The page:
2 cups flour, plus extra for kneading and rolling dough
½ teaspoon salt
1 large egg, beaten
½ cup sour cream, plus extra to serve with the pierogi
¼ cup butter, softened and cut into small pieces, plus 2 tablespoons
Filling of your choice
½ onion, chopped
1 cup applesauce (optional)
To prepare the pierogi dough, mix together the flour and salt and then add the beaten egg. Add the sour cream and the softened butter pieces and work until the dough loses most of its stickiness (about 5 to 7 minutes). A food processor with a dough hook works well for this, but be careful not to overbeat. Wrap the dough in plastic and refrigerate for 20 to 30 minutes or overnight; the dough can be kept in the refrigerator for up to 2 days. Each batch of dough makes about 12 to 15 pierogies, depending on size.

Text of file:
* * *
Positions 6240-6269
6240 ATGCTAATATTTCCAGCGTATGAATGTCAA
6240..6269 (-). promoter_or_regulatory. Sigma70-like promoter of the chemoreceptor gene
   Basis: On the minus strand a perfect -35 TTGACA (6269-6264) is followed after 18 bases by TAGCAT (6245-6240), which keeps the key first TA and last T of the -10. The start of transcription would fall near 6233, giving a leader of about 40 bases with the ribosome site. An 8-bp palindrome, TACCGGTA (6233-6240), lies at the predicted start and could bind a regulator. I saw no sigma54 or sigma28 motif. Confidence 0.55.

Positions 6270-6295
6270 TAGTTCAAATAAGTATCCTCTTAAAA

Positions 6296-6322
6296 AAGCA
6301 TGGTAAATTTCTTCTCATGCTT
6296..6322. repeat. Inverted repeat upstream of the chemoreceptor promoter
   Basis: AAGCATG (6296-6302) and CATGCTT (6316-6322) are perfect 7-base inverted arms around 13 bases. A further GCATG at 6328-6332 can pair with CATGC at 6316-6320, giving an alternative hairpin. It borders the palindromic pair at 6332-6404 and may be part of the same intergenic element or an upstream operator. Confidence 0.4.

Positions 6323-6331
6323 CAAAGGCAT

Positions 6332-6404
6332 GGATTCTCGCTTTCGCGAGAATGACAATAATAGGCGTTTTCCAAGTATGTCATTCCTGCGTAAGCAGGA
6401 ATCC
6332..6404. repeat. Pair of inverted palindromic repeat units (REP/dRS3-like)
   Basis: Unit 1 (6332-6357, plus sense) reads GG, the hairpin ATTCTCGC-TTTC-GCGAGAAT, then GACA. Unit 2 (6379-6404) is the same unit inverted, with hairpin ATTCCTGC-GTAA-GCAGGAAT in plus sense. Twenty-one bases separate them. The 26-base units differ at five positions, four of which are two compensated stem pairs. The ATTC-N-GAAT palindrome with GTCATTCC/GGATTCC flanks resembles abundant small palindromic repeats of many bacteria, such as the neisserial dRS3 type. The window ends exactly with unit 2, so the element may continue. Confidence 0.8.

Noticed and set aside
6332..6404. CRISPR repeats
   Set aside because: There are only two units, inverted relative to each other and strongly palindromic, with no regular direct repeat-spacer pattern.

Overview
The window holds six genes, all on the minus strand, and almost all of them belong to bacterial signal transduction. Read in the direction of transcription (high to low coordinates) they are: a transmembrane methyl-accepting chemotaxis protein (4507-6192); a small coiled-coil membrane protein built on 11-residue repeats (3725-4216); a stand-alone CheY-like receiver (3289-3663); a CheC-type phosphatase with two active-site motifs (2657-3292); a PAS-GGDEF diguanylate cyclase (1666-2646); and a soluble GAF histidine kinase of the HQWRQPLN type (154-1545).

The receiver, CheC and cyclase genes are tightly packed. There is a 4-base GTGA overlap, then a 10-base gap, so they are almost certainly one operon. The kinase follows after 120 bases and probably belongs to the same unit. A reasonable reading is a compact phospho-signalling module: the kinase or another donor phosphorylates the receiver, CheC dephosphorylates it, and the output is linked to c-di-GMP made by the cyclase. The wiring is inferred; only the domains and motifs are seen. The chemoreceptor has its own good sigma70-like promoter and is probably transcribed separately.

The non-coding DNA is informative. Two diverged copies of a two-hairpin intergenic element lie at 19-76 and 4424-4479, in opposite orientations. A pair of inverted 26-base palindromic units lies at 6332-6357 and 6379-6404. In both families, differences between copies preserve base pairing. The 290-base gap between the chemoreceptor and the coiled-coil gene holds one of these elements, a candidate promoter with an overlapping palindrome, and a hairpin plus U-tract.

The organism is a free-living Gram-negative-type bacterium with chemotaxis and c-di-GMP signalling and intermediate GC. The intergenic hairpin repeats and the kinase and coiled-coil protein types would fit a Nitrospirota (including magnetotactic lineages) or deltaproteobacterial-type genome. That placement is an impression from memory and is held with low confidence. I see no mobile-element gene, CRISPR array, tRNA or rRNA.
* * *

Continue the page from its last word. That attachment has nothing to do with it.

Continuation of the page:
Remove dough from the refrigerator and roll out on a floured board or countertop until it is an ¹⁄8 inch thick. Cut dough into circles (2 inches for small pierogies and 3 to 3½ for large pierogies) with a cookie cutter or drinking glass. Place a small ball of filling (about 1 tablespoon) on each dough round and fold the dough over, forming a semicircle. Press the edges together with the tines of a fork.
Boil the pierogies a few at a time in a large pot of water. They are done when they float to the top (about 8 to 10 minutes). Rinse in cool water and let dry. Sauté onion in butter in a large pan until soft. Then, add pierogies and pan fry until lightly crispy. Serve with a side of cold applesauce or sour cream.